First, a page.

When you hear the words “manager” and “mentor,” you often think of those above others; those whose job it is to provide guidance and feedback. But after attending an educational breakout at ASAE’s Annual Meeting & Exposition, I realized that management and mentoring should go both ways. We all need guidance and feedback!
The session itself was hosted by Kimberly Tuttle, Director of Partnerships and Events at the American Institute of Architecture Students, and below are just a few of the tips she passed along in regards to managing and mentoring up:
1. Provide praise
Isn’t it nice when managers sing your praises? Regardless of role, we ALL enjoy that. Well, your manager is no exception. How often do you praise him or her? When they do something well, whether it’s related to a project or how they handled a particular situation, let them know. The more you praise them when they do something well, the more likely they are to praise you when you do something well.
2. Ask how you can help them be successful
Has your manager ever asked if there’s anything they can help you with or provide you with to make you more successful? Hopefully they have! But have you ever asked the same in return? If you’re just as committed to helping your manager succeed as they are to helping you succeed, not only will your relationship strengthen, but you’re both likely to get to where you want to go.
3. Have the tough conversations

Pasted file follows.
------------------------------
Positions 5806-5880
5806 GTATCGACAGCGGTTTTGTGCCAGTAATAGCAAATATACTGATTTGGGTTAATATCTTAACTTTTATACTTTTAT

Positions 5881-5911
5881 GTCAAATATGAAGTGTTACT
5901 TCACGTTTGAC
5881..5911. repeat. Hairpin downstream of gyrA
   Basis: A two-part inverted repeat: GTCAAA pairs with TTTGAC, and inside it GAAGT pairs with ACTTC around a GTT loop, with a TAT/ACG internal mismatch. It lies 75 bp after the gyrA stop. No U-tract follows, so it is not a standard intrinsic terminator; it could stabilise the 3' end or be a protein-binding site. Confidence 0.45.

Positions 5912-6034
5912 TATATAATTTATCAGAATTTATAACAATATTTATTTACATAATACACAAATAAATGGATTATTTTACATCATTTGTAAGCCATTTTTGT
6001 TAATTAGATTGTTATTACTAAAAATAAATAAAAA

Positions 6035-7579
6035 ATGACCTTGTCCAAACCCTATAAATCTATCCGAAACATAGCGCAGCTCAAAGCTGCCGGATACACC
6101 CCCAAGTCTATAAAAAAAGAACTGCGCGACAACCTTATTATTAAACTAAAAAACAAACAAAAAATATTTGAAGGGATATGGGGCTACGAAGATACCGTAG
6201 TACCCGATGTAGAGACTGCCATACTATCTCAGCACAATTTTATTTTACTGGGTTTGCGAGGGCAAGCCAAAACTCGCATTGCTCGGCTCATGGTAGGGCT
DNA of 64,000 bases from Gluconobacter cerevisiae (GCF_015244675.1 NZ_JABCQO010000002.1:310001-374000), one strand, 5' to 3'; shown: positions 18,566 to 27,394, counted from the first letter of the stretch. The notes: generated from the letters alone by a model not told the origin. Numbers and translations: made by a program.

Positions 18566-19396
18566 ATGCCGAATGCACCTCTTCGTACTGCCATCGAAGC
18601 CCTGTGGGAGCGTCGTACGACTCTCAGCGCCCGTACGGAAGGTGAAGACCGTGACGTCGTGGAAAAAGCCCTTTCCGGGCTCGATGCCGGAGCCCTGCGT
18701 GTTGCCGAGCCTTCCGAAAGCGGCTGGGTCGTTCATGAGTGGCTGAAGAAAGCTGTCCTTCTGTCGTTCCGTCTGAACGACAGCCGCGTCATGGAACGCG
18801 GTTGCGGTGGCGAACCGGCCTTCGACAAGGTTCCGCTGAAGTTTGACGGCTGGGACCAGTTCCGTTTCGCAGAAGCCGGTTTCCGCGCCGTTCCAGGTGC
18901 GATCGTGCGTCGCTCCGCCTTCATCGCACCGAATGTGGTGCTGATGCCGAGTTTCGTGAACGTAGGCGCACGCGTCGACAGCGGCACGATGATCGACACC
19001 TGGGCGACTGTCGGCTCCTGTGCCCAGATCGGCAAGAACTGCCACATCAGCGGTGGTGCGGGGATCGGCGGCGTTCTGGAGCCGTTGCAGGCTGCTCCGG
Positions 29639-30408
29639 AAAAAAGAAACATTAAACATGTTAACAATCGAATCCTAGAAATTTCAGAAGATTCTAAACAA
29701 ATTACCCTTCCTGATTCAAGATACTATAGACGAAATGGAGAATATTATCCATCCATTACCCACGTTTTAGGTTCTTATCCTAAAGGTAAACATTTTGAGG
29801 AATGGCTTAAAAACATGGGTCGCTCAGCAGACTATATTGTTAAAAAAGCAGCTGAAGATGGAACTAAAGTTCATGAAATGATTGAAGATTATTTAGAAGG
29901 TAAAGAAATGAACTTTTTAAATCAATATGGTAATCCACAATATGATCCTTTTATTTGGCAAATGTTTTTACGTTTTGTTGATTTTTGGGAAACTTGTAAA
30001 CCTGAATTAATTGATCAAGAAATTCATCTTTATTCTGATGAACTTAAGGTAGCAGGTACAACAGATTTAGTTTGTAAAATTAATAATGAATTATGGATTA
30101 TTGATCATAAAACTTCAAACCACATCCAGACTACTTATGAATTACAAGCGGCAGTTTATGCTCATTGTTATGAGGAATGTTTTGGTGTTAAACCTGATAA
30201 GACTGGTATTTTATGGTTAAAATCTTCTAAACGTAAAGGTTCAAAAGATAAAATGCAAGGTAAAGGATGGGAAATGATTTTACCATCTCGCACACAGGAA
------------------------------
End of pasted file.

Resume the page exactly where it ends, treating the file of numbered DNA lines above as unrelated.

Providing your manager with feedback is tough. Tuttle, who’s done it many times, said it’s hard for her too. But it’s necessary. Not only does bottling up your emotions cause you more distress, but nine times out of 10, your manager doesn’t even know that what they do or did upset(s) you.
By simply letting them know - in a kind way, that’s the key! - they’re likely to change their behavior AND be more aware of how they handle similar situations moving forward.
4. Take constructive criticism positively
In regards to providing your manager with feedback, you can really only do that if you’re willing to also accept feedback. Ask for feedback often and be open and receptive to that feedback. Again, this is a two-way street!
Building strong coworker relationships is the key to professional success. Tuttle recommends trying out these best practices the moment you start working with someone new. Think of it as laying the foundation for your relationship. (A foundation that will serve you both well long-term.)
And speaking of working with someone new, if they’re new to your organization altogether and you’re the one in a management position, check out our free guide below for tips and best practices regarding new member onboarding. (The better the onboarding process, the lower the turnover rate!)